It’s Microsoft, after all

The news that will interest most of .NET developers today, is Microsoft decided to sack project.json and come back to MSBuild.

We feel lucky because we held off the transition to ASP.NET Core, but the other teams in my company might not be as happy. They will have to move back – and that means there will be a delay in developing new features. (Yes, we invest in a pre-release framework, because that’s what you need to do to stay ahead of your competitors)

You might say you saw it coming.

It’s not the first time Microsoft creates something cool, lets some of us fall in love with it (or even have our lives depends on it), the eventually kills it off.

Remember Silverlight?

Or XNA?

Or Windows Workflow Foundation 3.5? Technically there was WF 4.0, but the API:s were entirely changed, to the point that we can consider Microsoft killed WF and created something else with the same name.

Sadly enough, this is not uncommon in the software industry – especially in a big company like Microsoft. Microsoft has many divisions, each division has many teams and those teams, unfortunately, *compete* with each other, sometimes. Sometimes they win. Sometimes they lose the battle and their product is killed in a favor of other product from other team. It’s not something super secret about Microsoft – in fact – it’s quite well known.

It’s bad habit, without a doubt. You invest your time into learning it. Your company invests their money into using it. And then you have to start all over, again. You can still keep using the technology, it will not just die, but the does mean you put yourselves in the risk of lagging behind and security threats.

This time, it’s slightly better because the ASP.NET Core, technically, has not been released yet. It’s still bad because Microsoft should have made the decision before the Release Candidate, but I feel lucky. What if Microsoft makes it to ASP.NET Core 1.0, and we use it, then they kills it off in 2.0? What if we invest hundreds of development hours into it and then spend another hundreds of hours reverting back?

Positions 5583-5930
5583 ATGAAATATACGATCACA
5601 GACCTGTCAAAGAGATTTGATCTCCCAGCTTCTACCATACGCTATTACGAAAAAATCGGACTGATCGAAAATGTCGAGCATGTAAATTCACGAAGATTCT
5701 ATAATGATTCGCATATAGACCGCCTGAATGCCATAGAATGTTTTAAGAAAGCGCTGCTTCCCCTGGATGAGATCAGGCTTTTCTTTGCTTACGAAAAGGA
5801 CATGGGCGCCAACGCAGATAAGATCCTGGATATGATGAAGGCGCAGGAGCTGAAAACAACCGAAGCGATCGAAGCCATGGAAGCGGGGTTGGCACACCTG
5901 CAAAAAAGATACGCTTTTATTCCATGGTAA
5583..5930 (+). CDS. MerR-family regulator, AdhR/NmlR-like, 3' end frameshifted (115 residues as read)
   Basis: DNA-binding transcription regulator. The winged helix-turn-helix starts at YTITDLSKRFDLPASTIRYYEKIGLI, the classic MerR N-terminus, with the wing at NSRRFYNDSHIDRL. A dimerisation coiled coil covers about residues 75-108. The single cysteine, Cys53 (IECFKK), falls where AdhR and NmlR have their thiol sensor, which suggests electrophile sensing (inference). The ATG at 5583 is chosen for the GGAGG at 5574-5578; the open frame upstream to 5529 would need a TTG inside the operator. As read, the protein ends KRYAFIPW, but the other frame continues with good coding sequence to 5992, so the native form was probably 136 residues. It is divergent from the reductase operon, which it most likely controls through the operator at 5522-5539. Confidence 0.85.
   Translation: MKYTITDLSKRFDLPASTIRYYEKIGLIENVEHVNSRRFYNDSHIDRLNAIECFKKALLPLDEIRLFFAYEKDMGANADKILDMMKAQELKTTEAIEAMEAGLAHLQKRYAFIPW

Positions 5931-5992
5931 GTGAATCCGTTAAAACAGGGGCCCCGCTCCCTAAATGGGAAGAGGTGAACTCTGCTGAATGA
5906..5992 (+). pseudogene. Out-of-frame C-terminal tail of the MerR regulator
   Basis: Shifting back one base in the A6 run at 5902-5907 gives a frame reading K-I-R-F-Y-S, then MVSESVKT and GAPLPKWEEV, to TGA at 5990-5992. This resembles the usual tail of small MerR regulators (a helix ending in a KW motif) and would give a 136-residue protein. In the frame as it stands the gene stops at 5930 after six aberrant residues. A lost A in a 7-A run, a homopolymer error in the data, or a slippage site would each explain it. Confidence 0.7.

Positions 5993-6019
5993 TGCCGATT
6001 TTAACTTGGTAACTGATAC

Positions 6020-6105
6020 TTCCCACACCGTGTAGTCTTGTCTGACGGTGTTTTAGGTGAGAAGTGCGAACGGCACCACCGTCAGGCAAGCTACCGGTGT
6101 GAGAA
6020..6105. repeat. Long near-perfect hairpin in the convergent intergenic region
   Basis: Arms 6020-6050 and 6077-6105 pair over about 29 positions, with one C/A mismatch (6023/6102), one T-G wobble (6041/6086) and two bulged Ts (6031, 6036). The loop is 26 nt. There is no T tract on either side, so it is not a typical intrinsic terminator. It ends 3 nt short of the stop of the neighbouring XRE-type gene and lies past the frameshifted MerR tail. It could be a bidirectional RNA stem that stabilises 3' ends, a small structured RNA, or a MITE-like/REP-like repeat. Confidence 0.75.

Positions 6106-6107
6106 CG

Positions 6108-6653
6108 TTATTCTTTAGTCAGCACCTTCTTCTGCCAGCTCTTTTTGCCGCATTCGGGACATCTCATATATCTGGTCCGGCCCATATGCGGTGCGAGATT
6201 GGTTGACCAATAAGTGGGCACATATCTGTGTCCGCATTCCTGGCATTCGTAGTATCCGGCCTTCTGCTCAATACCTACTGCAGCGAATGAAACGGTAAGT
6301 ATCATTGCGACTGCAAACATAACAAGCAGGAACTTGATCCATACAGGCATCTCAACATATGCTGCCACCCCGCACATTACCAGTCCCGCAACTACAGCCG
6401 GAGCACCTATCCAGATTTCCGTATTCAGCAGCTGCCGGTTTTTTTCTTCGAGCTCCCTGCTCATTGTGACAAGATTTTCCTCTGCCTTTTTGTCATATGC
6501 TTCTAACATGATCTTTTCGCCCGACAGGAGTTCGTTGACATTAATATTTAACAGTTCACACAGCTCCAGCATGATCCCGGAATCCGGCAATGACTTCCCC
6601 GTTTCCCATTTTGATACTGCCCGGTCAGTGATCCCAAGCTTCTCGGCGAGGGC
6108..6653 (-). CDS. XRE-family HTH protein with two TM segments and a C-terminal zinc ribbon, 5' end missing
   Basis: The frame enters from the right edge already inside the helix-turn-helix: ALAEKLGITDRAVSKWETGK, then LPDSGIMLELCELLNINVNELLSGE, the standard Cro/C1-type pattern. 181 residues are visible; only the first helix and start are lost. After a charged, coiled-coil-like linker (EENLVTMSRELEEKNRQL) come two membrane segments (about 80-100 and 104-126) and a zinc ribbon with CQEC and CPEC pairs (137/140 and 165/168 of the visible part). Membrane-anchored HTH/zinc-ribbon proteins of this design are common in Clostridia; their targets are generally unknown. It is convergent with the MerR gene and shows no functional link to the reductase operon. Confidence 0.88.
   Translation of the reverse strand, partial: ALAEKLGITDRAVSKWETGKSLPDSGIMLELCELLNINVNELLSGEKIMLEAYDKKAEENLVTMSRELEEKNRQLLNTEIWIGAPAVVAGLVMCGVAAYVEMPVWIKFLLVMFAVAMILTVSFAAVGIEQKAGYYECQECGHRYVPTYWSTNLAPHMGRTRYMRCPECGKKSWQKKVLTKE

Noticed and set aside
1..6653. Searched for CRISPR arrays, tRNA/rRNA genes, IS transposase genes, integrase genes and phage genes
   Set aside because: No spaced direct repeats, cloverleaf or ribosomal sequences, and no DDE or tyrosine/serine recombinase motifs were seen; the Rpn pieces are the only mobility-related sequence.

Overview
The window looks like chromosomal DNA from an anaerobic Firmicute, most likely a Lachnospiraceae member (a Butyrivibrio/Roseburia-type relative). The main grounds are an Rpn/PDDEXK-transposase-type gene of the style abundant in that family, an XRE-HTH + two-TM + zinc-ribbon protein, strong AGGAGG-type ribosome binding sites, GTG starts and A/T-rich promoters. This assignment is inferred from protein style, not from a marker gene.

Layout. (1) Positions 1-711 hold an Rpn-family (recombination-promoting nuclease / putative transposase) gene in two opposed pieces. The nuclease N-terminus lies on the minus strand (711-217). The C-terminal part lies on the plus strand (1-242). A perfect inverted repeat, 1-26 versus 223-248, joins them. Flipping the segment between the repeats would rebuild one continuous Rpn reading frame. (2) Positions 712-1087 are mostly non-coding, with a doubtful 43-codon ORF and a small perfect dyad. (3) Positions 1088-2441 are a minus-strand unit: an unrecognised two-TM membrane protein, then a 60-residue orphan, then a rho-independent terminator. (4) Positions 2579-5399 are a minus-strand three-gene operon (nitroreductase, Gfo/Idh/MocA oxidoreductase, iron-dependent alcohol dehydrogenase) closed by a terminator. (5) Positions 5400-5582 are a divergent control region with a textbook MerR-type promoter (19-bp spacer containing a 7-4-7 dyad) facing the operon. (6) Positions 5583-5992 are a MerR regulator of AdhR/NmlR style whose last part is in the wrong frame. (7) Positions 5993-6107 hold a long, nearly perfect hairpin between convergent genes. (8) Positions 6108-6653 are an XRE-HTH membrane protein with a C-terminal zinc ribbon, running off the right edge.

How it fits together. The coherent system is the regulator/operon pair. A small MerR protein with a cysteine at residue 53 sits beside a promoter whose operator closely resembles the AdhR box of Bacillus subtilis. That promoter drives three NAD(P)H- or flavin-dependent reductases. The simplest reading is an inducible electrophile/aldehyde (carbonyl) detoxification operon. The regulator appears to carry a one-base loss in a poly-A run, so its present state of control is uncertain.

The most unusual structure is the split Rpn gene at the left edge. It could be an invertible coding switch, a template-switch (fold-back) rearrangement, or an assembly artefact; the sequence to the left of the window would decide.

For me, personally:

It’s good thing this time we don’t have to learn a new thing. It’s bad thing this time we don’t have a new thing to learn.

 

 

Never send me my password

I’m not a security expert myself, not even close, but for more than once, I’ve been greatly concerned about the risks for having accounts in several websites. I wonder myself why did the developers there go with the decisions that bad.

It’s already bad enough to use HTTP on your register/login page . It’s even worse when you send me my password in plain text. Either the one I chose or the one you randomly generated for me.

Oh please, I know what my password is
Oh please, I know what my password is

And this has happened more than once. Each time, it raises my eyebrows higher and higher. I don’t want to rant here – but it takes great deal of ignorance or laziness, or both, do do such as bad practice about securities.
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What not to do with your newsletters

Newsletter is a powerful communication channel – it keeps your customer informed, and even more, keep then engaged . Truth is, most of your customers won’t visit your website often, and newsletter is a very good way to keep they coming back. I myself – am an example of those customers – most of my purchases were made from newsletters. A good deal shows up and I just buy it – even thought I don’t really need it. Yes it’s not the best habit in the world, but it’s the way marketing works. You get a good sale, I get a product that I might need some day. Everyone is happy, well, might be except my wife.

However, like other channels of marketing, mistakes can be made with newsletter and drive your customers away. Make sure to avoid these: